The "Living Legend" N. Scott Momaday

It is no mistake that N. Scott Momaday has been called a “Living Legend.” The only Native American to receive the Pulitzer Prize for Literature has many additional honors, awards and degrees; you can read about them on our website’s Bio page and see a list of his published books.

For this blog post, I want to refer to his most recent publication, an article for Smithsonian Magazine, ”The Year That the Stars Fell” (Jan. 2015 Vol. 45 No. 9).  First of all, we love this illustration for SMs “Contributors” page by artist Gaby D’Alessandro. The color palette suggests a fellow from Panama or Cuba but the vibrancy is all Momaday.

                 Smithsonian Magazine Contributor Momaday

The sidebar comment refers to another of Momaday’s honors, a 2007 National Medal of Arts "for his writings and his work that celebrate and preserve Native American art and oral tradition." It is from this expertise that he relates the story of the day he and his father, the artist Al Momaday, found a pictographic calendar among the belongings of their old family friend, Poolaw, the Elder who had given Scott his Kiowa name as an infant. The calendar art recorded “a valid idea of history, reduced to an essential concept, composed in the language of imagery,” says Momaday.

The article refers to a 1998 discovery of another calendar piece, the “Rosebud Winter Count,” found in a trunk in California and now one of the treasures in the Smithsonian Museum of Natural History.  Momaday imagines the unidentified artist at work, asking the deep questions that he’ll answer in pictures on the muslin cloth. He calls the winter counts and their relation to language a crucial link between the written and oral traditions and compares their importance to the Rosetta Stone, the Dead Sea Scrolls and the walls of Lascaux. According to Momaday, it is “a story to be told, of Man’s quest to know himself, composed in the language of imagery.”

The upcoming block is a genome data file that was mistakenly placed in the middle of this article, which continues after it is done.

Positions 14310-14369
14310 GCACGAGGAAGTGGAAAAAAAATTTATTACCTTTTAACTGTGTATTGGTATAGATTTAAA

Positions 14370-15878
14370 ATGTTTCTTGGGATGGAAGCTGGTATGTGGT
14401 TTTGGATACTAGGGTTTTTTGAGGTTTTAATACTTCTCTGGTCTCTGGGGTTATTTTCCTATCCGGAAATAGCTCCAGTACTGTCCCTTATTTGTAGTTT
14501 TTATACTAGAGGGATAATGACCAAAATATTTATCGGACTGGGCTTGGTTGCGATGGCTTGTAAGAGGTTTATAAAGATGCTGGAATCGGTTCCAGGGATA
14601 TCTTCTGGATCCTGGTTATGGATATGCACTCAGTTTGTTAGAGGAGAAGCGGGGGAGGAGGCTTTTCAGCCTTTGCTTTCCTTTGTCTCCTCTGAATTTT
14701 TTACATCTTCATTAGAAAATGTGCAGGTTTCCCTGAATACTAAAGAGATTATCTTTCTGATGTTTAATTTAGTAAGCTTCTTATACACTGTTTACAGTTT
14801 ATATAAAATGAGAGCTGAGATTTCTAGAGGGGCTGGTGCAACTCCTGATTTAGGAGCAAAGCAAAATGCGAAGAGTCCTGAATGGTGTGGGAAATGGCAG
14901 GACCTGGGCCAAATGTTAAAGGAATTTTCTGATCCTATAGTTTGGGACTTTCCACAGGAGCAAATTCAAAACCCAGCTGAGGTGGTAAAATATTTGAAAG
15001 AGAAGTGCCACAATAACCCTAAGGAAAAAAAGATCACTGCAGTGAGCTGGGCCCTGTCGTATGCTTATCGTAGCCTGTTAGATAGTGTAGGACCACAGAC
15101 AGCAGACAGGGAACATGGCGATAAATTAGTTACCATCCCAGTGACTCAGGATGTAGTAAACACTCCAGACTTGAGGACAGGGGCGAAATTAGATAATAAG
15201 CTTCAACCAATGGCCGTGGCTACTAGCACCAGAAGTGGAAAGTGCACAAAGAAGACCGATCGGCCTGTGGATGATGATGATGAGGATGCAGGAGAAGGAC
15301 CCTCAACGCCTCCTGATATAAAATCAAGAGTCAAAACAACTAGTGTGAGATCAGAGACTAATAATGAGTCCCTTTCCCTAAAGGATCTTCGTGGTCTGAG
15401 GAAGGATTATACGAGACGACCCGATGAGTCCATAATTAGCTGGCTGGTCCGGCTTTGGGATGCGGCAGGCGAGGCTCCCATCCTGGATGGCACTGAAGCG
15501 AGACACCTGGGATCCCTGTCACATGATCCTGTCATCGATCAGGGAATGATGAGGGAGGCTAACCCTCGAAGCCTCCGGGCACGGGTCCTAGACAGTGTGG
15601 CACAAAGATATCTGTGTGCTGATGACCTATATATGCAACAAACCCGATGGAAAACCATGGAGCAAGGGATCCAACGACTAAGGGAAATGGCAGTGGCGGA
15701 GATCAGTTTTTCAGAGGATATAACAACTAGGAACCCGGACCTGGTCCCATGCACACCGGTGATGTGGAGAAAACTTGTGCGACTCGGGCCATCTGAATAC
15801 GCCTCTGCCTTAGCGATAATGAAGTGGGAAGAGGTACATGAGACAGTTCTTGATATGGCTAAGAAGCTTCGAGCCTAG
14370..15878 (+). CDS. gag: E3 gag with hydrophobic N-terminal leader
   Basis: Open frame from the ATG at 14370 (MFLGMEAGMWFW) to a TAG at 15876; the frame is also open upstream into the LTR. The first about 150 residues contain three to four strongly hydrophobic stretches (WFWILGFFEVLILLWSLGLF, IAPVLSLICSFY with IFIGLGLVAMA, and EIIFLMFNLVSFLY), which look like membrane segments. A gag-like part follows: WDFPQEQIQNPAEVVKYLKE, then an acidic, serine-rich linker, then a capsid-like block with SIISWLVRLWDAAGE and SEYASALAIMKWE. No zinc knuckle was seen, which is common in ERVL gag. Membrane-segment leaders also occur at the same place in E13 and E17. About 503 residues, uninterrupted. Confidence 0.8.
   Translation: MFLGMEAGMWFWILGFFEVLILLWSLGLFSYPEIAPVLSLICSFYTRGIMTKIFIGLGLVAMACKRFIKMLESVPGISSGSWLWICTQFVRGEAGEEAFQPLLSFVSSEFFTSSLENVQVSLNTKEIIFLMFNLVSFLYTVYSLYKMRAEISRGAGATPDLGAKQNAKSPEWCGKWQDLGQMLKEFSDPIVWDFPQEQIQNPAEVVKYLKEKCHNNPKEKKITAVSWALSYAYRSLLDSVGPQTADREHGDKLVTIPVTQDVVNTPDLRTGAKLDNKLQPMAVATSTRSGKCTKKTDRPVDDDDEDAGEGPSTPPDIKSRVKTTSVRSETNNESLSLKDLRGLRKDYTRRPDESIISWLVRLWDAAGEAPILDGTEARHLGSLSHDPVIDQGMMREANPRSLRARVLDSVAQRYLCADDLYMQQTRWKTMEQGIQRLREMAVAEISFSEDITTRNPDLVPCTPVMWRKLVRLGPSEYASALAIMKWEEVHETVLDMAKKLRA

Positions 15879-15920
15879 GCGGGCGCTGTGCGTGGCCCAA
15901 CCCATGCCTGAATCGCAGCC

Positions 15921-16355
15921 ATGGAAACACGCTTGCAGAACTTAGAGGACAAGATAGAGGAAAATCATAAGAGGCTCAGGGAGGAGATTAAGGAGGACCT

Director Jill Momaday Gray has expressed her intention to honor this unfolding story in another version of “the language of imagery,” that of documentary film in the upcoming Return to Rainy Mountain.

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  • commented 2016-04-06 06:43:17 -0600
    he really is a legend for all of us, including the Lucas Trentino has published on youtube about Intelimax IQ supplement which certainly reminds you very
  • commented 2015-07-12 10:34:44 -0600
    Dr. Momaday, Words simply fail! Whether Kiowa or English, they are inadequate to express the esteem and affection so many of your fellow Americans feel for you and your family.

    Years ago you visited Lexington, Kentucky. I returned too late to my native state to hear or see you. Great regrets.

    Thank you, Thank you for the wonderful story you told on the PBS series of the gift of the horse. Each and every one us should hear that as a beautiful and solemn tribute to the human spirit. All of this is written with deep regrets as to the pain caused to native American peoples by those of us of European heritage.

    We are still much confused b our heritage which may not be Israel/Western tradition but the brilliant peoples of Mesopotamia of thousands of years before.

    One of my kinsman maybe James Burress of the Cherokee nation who ran some years ago when I was living in Los Angeles for chief of the Western Band.

    How wonderful it would be to greet you before I die. I am now 80 years of age.

    Proctor S. Burress, Lexington, KY